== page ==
(Correction: a previous version of this post attributed the Guardian article to Damien G. Walter rather than Daniel José Older. That has been corrected below. My apologies for the mix-up.)
We’re still talking about the World Fantasy Award and H.P. Lovecraft’s bizarrely shaped award-specific head. Daniel José Older, who created the original petition to replace Lovecraft’s bust with that of Octavia Butler, recently revisited the discussion in his Guardian column, remarking that “the fantasy community cannot embrace its growing fanbase of color with one hand while deifying a writer who happily advocated for our extermination with the other.”
I won’t rehash the whole discussion here. If you don’t already know the happenings, then you can use the links I’ve provided here to fill in the blanks. As for Lovecraft: his racism is infamous enough that it required its own section on his Wikipedia page (albeit, a somewhat sanitized section). I won’t go into all the nitty gritty details about Lovecraft’s views on race; rather, I’ll point you to this post from Slate (which is hardly an extensive or thorough analysis of Lovecraft, but it’ll get you on the right track).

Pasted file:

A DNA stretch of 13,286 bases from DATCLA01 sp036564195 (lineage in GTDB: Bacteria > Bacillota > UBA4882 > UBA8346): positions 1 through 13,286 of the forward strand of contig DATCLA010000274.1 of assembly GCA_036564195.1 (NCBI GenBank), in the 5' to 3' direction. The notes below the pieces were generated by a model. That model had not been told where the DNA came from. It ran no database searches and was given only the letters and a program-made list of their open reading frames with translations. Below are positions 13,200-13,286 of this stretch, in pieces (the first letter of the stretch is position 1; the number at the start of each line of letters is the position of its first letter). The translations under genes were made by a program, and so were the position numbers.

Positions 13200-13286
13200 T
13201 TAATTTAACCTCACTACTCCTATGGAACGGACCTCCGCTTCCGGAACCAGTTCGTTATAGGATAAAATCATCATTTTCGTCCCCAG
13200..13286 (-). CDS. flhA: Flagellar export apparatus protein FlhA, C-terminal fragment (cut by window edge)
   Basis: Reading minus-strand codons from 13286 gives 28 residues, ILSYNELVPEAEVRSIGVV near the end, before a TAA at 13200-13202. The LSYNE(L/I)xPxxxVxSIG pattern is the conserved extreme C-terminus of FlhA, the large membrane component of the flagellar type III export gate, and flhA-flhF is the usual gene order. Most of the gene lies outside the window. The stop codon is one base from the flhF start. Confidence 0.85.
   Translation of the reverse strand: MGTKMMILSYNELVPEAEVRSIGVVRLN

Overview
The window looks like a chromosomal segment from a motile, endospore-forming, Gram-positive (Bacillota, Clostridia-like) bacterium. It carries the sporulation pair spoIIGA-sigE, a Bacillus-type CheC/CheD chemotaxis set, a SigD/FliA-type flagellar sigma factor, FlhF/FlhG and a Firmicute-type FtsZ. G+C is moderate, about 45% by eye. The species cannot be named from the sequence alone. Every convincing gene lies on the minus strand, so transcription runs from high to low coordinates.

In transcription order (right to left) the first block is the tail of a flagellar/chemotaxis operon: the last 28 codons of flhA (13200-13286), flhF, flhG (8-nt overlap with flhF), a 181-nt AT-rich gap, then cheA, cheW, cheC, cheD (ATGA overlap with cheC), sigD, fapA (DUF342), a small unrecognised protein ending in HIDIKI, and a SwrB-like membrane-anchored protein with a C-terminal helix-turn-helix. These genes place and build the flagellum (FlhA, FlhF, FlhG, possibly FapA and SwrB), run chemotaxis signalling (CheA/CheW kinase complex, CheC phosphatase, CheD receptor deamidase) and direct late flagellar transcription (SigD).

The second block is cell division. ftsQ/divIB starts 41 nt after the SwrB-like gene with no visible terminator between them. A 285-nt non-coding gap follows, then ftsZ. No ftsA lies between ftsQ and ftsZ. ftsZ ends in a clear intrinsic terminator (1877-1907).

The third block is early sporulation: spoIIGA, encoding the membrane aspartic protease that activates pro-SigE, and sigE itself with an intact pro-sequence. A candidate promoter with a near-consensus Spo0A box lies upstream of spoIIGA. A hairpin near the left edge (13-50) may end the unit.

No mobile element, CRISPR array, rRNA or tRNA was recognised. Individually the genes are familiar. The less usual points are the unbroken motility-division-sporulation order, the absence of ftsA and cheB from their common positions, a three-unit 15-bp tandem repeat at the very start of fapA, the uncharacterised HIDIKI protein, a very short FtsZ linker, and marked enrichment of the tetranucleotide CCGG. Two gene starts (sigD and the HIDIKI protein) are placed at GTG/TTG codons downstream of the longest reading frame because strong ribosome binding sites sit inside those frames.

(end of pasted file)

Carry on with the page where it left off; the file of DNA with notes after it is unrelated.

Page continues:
- It’s almost impossible for anyone in our community to stand up to the scrutiny of future generations. Our social values evolve, and what might be considered acceptable for one generation could very well become taboo, immoral, or offensive in the next. There are certainly exceptions, but the farther back you go, the less likely that person would stand up to the values of the present.
- If individuals are unlikely to stand up to scrutiny, it makes little sense to choose a person as the “face” of an award, no matter how great they might look today. Again, exceptions may exist.
- I agree with Carrie Cuinn that a person is not representative of an entire field. Fantasy, after all, is global in scale and encompasses a wide range of identities. There is no single individual who represents fantasy as a genre, nor is there a single individual who by any stretch of the imagination represents the people who participate in fantasy in any capacity. There is no such thing as a single fantasy fan who is all nationalities, all races, all genders, all sexualities, etc. etc. If the problem with Lovecraft is that he doesn’t represent the fantasy field today, then how can we say that anyone else represents that field?